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Mississippi - Indianola: David Mathews Interviewee
Dent, Thomas C.
Tom Dent interviews David Mathews in Indianola, Mississippi. Mathews states that his family was originally from Hinds County and his parents moved to Indianola. Mathews served in the army during WWII and returned to Indianola afterwards. Mathews attended Morehouse College in Atlanta. He came back to Indianola after graduation because he felt he was needed. Once there, he taught in the public elementary school for 8 years and the high school for 25 years. He was also a Baptist pastor at the same time at Belgrove Church. Since retirement he has been focusing on his work with the church. Mathews talks a little about how it felt to live in a segregated community. School Principal was the highest official position a Black man could aspire to. They discuss a School Supervisor positon that was open to some Blacks and women. Mathews states that the voting rights act created a lot of change. Mathews says that one of the buildings belonging to the church was burned down in 1964 because it was used for Head Start programing and to hold meetings on Race related issues. Mathews talks about the process of de-segregation and Black election campaigns. They discuss Black women who were active in Civil Rights and the movements they spearheaded. Mathews discusses Greenville and Indianola, stating Greenville is a behind in terms of de-segregation. They discuss a new middle school being built in Indianola. Mathews expresses some surprise that the White community was so supportive of the school because a majority of White students attended a private academy. They discuss Greenville, which Mathews states is not doing well economically. They discuss a catfish farm in Greenville that went on strike. He says the main exports of the region are rice, beans, catfish and cotton.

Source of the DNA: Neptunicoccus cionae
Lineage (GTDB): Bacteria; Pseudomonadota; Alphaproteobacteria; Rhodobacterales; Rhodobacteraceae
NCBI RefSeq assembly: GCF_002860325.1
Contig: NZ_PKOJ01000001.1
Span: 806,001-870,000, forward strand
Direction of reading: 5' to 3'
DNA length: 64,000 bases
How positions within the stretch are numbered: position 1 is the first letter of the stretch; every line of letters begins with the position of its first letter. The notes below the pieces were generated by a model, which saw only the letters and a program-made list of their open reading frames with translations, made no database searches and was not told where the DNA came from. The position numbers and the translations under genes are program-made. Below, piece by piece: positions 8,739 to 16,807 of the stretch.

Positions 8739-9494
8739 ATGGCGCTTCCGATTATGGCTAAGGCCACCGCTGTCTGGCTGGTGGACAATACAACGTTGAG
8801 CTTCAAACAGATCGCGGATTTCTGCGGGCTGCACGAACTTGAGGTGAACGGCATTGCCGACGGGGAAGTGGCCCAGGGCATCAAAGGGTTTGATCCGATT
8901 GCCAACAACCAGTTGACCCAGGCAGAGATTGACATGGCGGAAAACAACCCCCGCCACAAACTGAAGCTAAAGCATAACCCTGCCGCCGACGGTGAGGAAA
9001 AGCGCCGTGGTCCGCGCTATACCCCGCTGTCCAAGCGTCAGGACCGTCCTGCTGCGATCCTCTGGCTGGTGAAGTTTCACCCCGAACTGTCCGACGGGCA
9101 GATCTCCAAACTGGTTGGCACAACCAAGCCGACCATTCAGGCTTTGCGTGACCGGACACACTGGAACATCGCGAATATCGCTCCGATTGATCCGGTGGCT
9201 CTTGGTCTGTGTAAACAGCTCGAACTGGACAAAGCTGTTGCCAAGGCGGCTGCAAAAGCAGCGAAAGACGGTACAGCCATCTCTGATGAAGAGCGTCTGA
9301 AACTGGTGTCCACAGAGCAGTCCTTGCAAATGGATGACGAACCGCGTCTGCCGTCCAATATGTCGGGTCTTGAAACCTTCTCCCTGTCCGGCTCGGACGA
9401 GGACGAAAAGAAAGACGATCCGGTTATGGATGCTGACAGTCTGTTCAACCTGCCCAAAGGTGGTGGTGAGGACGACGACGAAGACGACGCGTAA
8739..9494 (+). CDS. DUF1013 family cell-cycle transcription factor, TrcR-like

David Mathew's family can be heard in the background, particularly a young child
World War II
Hinds County (Ms.)
Tulane University Digital Library
Box 153, Item 6, Tom Dent collection, Amistad Research Center at Tulane University, New Orleans, Louisiana
Physical rights are retained by the Amistad Research Center. Copyright is retained in accordance with U.S. copyright laws.